Enhancing Care of the Aged and Dying in Prisons

Project: Research project

Project Details


The United States has the highest rate of incarceration in the world. There are over 1,821 state and federal prisons housing over 2.3 million prisoners in the United States. The demographics of the prison population are shifting. Longer sentences and constrained options for early release compound this trend. The older adult segment of prison populations has more than tripled since 1990. The health status of aging inmates does not mirror the free-world population. In fact, prisoners typically present with health issues common to free citizens who are 10-15 years their senior. Prisoners are wards of that state, that is, the system is responsible for providing for not only custody and control of offenders, but also their care. Collectively, these trends have had a profound impact on prison systems: U.S. prisons are facing sharply increased demands in caring for aged and dying inmates. In response to this need, Phase I project Enhancing Care for the Aged and Dying in Prisons (ECAD-P) demonstrated that (1) there is a need and interest for products such as ECAD-P (i.e., corrections administrators and staff are interested in EOL care training); (2) trainings should be short, intensive, engaging, interactive, and contextually sensitive to the specific environment; and (3) an interactive, media-rich prototype with high acceptability and usability could be developed. The specification document and commercialization plan indicate it is possible to develop a full-scale ECAD-P learning system in Phase II and market potential exists. The technological innovation proposed for the ECAD-P project is well-suited to the targeted market. Technical merit, feasibility, and market potential of the ECAD-P Learning System were demonstrated in the Phase I project. The purpose of this Phase II application is to continue research and development of the ECAD-P learning system with an emphasis on developing a scalable unit for commercialization and testing scale-up in a larger number of more diverse contexts. More specifically, the aims of ECAD-P Phase II are to 1) Develop a full scale media-rich interactive computer-based learning system consisting of 6 modules addressing EOL and geriatric care issues in prisons; 2) Conduct in-person usability testing of the full scale ECAD-P Learning System in state and federal prisons to evaluate the user interface, ease of use, and perceived barriers in order to optimize the scalable unit for broader dissemination; and 3) Test scale-up of the full scale ECAD-P Learning System in 12 federal (n=6) and state (n=6) prisons across the nation to evaluate outcomes, usage patterns, and commercialization opportunities. Continued research and development will permit the refinement the scalable unit for commercialization. Expanded testing of the learning system will establish the effectiveness of the learning system and will provide critical insights relevant to dissemination of the commercial product.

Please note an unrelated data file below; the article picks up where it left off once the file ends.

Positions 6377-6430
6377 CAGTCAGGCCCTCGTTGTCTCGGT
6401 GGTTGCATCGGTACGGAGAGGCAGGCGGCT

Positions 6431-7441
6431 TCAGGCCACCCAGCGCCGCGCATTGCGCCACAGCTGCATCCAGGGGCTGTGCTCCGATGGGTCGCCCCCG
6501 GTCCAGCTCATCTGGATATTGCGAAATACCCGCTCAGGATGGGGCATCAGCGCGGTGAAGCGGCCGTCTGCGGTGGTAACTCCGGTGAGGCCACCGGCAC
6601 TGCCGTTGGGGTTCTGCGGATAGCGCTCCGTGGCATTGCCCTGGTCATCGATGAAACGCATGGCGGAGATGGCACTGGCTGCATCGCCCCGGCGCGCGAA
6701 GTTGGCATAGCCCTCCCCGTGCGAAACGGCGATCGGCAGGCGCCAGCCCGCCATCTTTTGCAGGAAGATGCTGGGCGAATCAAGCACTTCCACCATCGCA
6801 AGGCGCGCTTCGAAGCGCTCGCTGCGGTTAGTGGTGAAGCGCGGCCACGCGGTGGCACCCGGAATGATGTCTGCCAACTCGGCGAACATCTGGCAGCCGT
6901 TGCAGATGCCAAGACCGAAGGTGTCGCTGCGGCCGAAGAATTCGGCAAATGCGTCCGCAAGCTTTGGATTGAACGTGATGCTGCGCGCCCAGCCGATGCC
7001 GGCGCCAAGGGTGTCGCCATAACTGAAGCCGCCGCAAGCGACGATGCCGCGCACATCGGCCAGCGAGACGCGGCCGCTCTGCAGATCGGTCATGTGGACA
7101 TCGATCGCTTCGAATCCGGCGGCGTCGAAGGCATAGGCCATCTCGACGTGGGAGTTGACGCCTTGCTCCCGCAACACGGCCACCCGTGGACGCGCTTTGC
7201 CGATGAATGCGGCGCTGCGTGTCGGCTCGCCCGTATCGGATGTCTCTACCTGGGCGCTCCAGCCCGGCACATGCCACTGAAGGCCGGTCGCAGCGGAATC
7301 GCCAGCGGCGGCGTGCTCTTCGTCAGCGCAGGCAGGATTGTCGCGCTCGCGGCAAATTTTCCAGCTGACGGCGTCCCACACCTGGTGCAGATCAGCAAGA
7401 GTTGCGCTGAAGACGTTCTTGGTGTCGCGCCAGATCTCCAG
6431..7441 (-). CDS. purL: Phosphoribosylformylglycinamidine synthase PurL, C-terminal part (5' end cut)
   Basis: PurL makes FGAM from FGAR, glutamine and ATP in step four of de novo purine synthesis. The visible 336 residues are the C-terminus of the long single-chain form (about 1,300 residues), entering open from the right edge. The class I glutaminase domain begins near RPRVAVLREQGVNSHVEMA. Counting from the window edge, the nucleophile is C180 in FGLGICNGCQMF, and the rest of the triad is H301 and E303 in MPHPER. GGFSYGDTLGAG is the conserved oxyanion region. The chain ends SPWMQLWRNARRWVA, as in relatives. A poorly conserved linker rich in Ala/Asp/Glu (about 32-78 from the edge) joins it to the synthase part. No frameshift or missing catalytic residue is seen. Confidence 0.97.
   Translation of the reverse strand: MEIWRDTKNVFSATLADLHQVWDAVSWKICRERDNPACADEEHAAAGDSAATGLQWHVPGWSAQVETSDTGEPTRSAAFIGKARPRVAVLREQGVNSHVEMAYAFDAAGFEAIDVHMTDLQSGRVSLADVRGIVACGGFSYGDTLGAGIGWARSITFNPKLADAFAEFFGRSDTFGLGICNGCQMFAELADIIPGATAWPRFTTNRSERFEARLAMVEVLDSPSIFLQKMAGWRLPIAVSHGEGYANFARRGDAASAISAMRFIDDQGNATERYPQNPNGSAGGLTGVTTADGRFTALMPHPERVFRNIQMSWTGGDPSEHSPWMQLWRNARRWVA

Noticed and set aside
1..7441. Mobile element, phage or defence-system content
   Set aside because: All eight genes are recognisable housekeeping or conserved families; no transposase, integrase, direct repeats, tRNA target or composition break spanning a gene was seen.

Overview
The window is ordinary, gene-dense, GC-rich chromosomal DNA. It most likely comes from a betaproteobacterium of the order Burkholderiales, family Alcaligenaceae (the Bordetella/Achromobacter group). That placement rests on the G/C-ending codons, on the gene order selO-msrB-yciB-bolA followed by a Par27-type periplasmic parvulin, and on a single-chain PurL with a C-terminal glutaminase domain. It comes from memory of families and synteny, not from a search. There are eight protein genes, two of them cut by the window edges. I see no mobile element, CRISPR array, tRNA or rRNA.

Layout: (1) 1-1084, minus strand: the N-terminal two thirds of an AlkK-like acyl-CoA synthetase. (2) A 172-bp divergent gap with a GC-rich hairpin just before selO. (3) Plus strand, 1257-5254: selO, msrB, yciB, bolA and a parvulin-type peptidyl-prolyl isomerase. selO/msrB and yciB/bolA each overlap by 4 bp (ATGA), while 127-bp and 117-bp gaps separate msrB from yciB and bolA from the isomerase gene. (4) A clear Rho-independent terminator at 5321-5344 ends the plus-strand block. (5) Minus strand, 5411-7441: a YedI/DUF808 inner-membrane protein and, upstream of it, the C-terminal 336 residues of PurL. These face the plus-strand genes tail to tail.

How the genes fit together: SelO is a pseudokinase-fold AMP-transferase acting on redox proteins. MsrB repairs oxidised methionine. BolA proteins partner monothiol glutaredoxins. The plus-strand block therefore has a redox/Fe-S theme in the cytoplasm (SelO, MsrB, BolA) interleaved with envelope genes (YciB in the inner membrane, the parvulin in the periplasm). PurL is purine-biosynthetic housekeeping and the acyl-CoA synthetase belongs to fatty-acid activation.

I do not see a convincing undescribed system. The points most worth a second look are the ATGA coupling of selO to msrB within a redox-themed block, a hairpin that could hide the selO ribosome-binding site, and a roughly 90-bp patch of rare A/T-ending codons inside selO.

Effective start/end date9/15/164/30/19


  • National Institute on Aging: $766,067.00
  • National Institute on Aging: $699,226.00


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